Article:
In the last month, I have attended and participated in Screenwriter World East in New York City, and Author 101 University in Los Angeles. Although I am primarily a writing coach, I also am asked to guide writers through the next steps after a screenplay, novel or non-fiction book is completed. In my most recent book, “How To Sell Your Screenplay In 30 Days Using New Media,” I offer writers a 30-day marketing plan, which does not guarantee a sale, but does guarantee that you will have all of your ducks in a row, and be on your way. Because the business has changed the book shows the writer how to promote themselves via websites, social media arenas such as Facebook, LinkedIn, Twitter and also how to take advantage of traditional tactics such as the query letter, contests and attending pitching conferences. Writers of prose have a different path but the structure is very similar.
While the strategies for books and screenplays are different, the goal for both is to find an agent who will sell the project. In both areas, the daunting reality is that the writer is expected to act as his/her own agent until an actual agent is found.
Although the playing field is changing dramatically and writers have options beyond the traditional sale of work to a producer or studio (or in the case of prose to a publishing house) the first step is still to secure representation.
The difficulty in attracting an agent is that an agent makes a percentage of what you make – which when starting out is nothing. It’s a tough situation because you need to sell to get an agent, but it is almost impossible to sell without one. Writers attend these conferences because they have an opportunity to “pitch” their work directly to agents, producers, and managers in the hope of making a connection.
The one thing that all writers need to do is to find mentors that champion their work, and this is an often-skipped step that can lead to finding the right agent. For example, getting your script optioned by a producer is, ironically, the best way to get an agent because once there is money; an agent is sure to follow. In the prose world, a similar strategy prevails – writers self-publish and self-promote and often will get an agent who then gets them a major deal at a publishing house, the equivalent of a studio.
To recap: Your best bet is to try to find a producer or production company who wants to make your script into a movie.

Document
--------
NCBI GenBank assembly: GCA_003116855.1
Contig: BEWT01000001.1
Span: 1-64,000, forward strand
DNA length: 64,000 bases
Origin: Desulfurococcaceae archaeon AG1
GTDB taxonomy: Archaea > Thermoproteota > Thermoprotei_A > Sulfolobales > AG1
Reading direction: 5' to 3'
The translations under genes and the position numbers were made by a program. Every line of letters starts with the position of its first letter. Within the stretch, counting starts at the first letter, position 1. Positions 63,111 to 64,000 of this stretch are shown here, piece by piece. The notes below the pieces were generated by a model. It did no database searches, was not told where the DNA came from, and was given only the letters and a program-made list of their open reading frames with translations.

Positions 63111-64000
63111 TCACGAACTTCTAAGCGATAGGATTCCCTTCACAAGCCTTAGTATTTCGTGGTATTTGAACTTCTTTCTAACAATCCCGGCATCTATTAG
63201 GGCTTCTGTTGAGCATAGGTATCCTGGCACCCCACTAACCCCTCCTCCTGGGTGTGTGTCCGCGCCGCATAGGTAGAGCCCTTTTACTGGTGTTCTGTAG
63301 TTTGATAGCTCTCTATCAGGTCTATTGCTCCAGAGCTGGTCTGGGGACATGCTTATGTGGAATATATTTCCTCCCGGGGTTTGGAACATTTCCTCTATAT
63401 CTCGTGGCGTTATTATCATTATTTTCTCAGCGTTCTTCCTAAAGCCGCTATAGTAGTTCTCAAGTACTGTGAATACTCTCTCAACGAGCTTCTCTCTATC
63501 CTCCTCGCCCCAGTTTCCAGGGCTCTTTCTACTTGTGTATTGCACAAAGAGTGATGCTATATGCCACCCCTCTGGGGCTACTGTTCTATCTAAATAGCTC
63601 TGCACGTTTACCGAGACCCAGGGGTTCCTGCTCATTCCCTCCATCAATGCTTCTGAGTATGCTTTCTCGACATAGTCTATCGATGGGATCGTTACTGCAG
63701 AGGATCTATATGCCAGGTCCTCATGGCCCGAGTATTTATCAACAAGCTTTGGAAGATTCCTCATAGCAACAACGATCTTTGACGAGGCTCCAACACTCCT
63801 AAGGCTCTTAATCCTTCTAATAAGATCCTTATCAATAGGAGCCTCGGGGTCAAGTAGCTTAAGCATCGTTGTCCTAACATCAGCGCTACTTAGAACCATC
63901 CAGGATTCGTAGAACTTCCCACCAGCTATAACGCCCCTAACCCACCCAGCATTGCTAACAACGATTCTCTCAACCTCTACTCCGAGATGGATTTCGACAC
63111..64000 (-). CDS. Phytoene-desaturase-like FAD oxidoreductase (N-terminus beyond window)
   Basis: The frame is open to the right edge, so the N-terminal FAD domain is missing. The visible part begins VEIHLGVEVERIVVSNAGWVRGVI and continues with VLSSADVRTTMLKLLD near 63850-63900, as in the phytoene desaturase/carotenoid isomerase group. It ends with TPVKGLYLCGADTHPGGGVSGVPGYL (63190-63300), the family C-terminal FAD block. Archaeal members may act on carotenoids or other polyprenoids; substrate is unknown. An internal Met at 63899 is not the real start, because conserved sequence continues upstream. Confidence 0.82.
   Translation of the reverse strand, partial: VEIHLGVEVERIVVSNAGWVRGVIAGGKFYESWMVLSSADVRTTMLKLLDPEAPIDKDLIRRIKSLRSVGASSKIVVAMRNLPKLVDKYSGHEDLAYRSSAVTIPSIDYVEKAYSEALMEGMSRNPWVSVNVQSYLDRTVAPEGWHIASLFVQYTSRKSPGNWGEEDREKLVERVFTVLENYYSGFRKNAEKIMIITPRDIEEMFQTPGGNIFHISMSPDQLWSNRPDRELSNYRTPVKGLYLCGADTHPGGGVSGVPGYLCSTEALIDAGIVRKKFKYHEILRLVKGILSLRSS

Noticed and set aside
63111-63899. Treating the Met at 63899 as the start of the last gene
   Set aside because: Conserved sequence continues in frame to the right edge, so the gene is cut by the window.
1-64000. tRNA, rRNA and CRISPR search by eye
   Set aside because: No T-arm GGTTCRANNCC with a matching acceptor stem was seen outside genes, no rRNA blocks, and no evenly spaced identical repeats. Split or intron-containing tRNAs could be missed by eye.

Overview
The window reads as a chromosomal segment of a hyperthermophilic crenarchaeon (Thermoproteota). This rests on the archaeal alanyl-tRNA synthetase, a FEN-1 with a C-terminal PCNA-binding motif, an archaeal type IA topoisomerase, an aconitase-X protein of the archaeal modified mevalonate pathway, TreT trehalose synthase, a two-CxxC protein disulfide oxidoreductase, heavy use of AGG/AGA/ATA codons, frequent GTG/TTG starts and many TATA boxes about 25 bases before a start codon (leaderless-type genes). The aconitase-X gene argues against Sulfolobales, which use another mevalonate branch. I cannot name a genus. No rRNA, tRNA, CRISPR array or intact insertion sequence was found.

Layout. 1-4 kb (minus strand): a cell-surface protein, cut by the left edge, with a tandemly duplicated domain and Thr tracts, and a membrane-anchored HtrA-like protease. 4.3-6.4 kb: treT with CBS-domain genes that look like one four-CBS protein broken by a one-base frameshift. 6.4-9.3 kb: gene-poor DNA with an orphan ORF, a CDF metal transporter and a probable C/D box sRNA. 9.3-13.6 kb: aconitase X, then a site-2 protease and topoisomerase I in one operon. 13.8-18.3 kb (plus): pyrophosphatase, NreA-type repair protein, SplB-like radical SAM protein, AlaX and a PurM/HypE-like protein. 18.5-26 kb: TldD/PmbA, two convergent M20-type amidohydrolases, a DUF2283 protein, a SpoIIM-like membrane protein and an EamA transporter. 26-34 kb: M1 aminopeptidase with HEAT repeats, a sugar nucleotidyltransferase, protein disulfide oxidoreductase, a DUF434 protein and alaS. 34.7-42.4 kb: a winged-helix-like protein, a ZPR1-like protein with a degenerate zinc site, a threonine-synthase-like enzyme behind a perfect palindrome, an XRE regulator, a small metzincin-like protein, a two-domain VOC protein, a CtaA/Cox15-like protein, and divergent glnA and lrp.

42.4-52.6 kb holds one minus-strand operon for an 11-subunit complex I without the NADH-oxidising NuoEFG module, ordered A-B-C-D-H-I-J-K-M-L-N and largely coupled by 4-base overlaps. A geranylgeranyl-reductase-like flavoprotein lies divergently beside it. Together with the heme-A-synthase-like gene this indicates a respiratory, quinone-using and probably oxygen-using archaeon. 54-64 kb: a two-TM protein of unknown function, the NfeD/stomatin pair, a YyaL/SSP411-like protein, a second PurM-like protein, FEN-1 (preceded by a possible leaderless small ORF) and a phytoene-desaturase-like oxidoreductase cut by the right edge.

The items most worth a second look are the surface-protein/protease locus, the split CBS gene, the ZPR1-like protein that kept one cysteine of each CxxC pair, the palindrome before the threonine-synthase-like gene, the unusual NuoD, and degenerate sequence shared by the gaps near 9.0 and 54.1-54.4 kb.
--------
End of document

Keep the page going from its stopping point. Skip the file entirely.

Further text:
So my tip for this month is: How to be your own agent until you get one.
Here’s the exercise:
Step 1. You must be on the web. If you don’t have a web presence, you will be considered an amateur or worse. Set up a simple website. This functions as your online resume. I recommend that you get involved and have a Facebook presence, as well as Twitter and Linked In, but it’s not for everyone. The minimum is having a website. WordPress is one of several inexpensive software that exists to make the mechanics easy to handle. WordPress also offers a free blog-type website if cost is an issue.
Step 2. Find your target buyers. Get on the web and figure out who might produce or option your screenplay. Find those people who produce the sort of film you have written. There are many resources available including IMDB, Variety and the Hollywood reporter. These are the people you are going to contact first. You should also identify which agents might be a fit as well. Managers are also a possibility, but unless they are also agents, working with one can be great or a disaster, so tread carefully.
Step 3. Approach agents and producers by email. The basic method of contacting industry professionals is the query letter, sent via email, which consists of a one-paragraph synopsis, a bio, optionally a logline, in standard business format i.e. with your address, their name, title, address etc. There is an example in my book, which I do urge you to invest in. Once accomplished, send it out and follow through. DO NOT, I repeat do not, attach your screenplay. You can only submit it if it requested. There are services that will write and send your letters if you really can’t bear doing it.
Step 4. Screenwriting contests. This is another legitimate way to find an agent so do more research to ascertain which contests are appropriate. One good site is moviebytes.com, though I am sure there are others. Winning a contest is obviously a good way to add value to the project, but even entering gets you exposure; and often, for a small additional fee, you can receive a review of your work.
Step 5. Go to pitch fests, writer’s conferences and film festivals. Anywhere you can meet agents and producers is worth the investment because there is no substitute for actually meeting people in person. If this is out of your budget, there are virtual pitch fests and sites where you can post a logline. You might also inquire about the possibility of volunteering in exchange for free entry.
These are some of the key steps I discuss in my new book. Remember: Your very first job is to get the script read, so follow the steps above, and make a promise to yourself that you will never give up.
Good luck and Happy Writing!